City Power's chief executive Lerato Setshedi. Pictures: Nhlanhla Phillips/African News Agency (ANA)
City Power's chief executive Lerato Setshedi. Pictures: Nhlanhla Phillips/African News Agency (ANA)

City Power CEO Lerato Setshedi in battle to stay out of jail after R1.5bn tender award

By Loyiso Sidimba Time of article published Sep 30, 2020

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Johannesburg - City Power is embroiled in a battle over a R1.5billion tender awarded to almost 60 companies and is threatening to land its chief executive Lerato Setshedi in jail.

However, Setshedi wants to fight the ruling by the South Gauteng High Court demanding that he provide reasons why he should not be jailed by November 2, according to a highly-placed source in the utility.

Setshedi agreed with the board to take special leave in June and in his absence, Malope Ramagaga, acting group executive responsible for enterprise support, has been holding the fort with normal delegated powers.

City Power spokesperson Isaac Mangena earlier told Independent Media that Setshedi agreed with the utility’s board to go on special leave.

The scathing ruling delivered by acting Judge Frank Snyckers stated that City Power must embark on emergency procurement using a closed list of bidders that have already been assessed.

Judge Snyckers said the emergency process must be completed no later than the end of the next month and that the companies currently responsible for the contract must continue as an interim measure.

However, Independent Media has learnt that the lucrative contract has also been referred to the City of Joburg’s investigative unit headed by former Gauteng Hawks head Lieutenant-General Shadrack Sibiya to probe the matter.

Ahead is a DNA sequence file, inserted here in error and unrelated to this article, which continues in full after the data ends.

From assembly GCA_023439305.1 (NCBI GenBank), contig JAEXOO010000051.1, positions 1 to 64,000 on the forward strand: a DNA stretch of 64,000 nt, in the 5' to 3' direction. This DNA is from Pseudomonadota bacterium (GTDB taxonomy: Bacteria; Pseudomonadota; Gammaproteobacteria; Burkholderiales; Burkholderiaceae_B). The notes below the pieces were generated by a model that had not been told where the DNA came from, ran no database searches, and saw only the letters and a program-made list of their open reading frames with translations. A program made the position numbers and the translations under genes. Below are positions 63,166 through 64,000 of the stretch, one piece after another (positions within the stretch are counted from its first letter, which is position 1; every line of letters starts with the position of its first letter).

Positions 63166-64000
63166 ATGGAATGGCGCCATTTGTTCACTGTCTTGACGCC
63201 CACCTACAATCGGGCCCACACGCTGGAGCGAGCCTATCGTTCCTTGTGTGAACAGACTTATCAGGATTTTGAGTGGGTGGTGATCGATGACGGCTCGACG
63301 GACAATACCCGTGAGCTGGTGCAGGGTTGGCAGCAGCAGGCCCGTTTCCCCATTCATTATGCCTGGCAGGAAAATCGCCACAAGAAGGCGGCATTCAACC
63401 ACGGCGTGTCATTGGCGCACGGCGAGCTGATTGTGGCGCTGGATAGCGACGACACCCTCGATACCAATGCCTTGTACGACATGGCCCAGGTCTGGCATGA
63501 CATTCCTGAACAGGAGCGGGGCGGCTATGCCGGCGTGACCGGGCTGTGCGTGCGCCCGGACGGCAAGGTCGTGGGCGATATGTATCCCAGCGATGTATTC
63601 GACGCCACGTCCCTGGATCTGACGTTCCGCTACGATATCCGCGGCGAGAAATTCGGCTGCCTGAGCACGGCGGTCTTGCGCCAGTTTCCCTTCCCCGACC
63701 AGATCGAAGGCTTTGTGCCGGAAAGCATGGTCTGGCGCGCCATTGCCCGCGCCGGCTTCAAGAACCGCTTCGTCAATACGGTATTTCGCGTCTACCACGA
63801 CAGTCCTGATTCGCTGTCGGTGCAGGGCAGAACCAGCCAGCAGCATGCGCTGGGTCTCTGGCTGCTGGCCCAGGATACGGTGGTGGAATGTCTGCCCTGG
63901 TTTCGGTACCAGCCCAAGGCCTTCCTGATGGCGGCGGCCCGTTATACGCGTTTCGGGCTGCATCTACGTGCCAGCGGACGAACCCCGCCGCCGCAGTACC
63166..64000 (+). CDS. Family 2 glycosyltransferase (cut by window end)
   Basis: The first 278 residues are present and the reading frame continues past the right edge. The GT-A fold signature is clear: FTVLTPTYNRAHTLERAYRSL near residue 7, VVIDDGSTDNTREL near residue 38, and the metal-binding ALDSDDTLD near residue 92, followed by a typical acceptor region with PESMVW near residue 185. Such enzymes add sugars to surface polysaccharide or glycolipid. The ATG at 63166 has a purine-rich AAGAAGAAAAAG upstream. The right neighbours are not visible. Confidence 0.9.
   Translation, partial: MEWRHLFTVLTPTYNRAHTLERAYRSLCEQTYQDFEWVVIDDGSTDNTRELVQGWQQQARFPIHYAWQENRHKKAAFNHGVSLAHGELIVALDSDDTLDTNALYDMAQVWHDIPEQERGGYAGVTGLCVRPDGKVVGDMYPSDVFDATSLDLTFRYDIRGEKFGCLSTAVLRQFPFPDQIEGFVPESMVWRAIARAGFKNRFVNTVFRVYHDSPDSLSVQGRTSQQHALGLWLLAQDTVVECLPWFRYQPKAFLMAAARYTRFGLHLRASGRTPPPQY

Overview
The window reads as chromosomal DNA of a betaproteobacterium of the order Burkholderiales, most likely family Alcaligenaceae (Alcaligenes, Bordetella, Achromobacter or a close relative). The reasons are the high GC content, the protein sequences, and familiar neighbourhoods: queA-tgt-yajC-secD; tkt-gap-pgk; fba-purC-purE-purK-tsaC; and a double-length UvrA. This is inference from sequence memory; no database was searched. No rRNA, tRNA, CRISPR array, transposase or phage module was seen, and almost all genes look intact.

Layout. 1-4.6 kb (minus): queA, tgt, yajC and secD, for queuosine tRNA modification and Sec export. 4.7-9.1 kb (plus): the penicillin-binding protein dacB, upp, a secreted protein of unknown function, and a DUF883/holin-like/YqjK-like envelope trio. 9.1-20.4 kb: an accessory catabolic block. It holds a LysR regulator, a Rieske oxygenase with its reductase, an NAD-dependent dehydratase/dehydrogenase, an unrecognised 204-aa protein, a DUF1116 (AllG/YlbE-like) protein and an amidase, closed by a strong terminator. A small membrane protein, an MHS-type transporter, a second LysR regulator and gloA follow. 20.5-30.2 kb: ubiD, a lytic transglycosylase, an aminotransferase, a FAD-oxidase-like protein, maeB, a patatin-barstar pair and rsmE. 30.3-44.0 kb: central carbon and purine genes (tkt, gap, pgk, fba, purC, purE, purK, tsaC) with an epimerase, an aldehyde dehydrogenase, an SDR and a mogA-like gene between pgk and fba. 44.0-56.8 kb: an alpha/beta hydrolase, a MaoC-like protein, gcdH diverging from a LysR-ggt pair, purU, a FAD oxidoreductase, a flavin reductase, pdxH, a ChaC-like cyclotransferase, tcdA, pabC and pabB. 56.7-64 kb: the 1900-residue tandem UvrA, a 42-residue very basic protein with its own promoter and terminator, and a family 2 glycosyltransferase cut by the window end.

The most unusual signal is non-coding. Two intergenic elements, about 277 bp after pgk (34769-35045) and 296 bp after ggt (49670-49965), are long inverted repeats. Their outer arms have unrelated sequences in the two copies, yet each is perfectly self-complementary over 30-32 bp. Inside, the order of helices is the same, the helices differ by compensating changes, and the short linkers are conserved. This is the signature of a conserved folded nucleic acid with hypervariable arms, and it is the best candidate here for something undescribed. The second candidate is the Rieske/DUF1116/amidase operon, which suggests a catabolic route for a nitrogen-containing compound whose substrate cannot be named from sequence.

City Power had approached the high court to allow it to re-advertise the contract before Setshedi was placed on special leave in June.

Setshedi had picked irregularities before the awarding of the contract and some of the processes were delayed by the pandemic.

Independent Media has been told that the delay in awarding the contract could have disastrous consequences across the country’s economic hub.

The highly-placed source said all the documents that were wanted by the court were available but that City Power’s legal division was sidelined from the process.

City Power bosses were unhappy that Ramagaga undermined them by unilaterally working on court submissions without involving other executives.

He also ignored the legal advice and insisted on the use of the legal consultants who took away the investigations of irregularities launched by the suspended Setshedi from Sibiya.

Sibiya is yet to finalise and release the report on his probe.

The Star's sister paper, the Sunday Independent, has previously reported that some of City Power’s executives have accepted millions of rand in kickbacks from companies that benefited from contracts awarded by the utility.

A whistle-blower’s report revealed that one manager used his position to swindle money out of City Power, which he then used to fund, among others, his soccer club ABC Motsepe League outfit Baberwa FC, luxury houses, several properties, and cars for himself and his family.

Other senior officials have also been implicated in maladministration, conflict of interest and collusion with service providers.

Political Bureau

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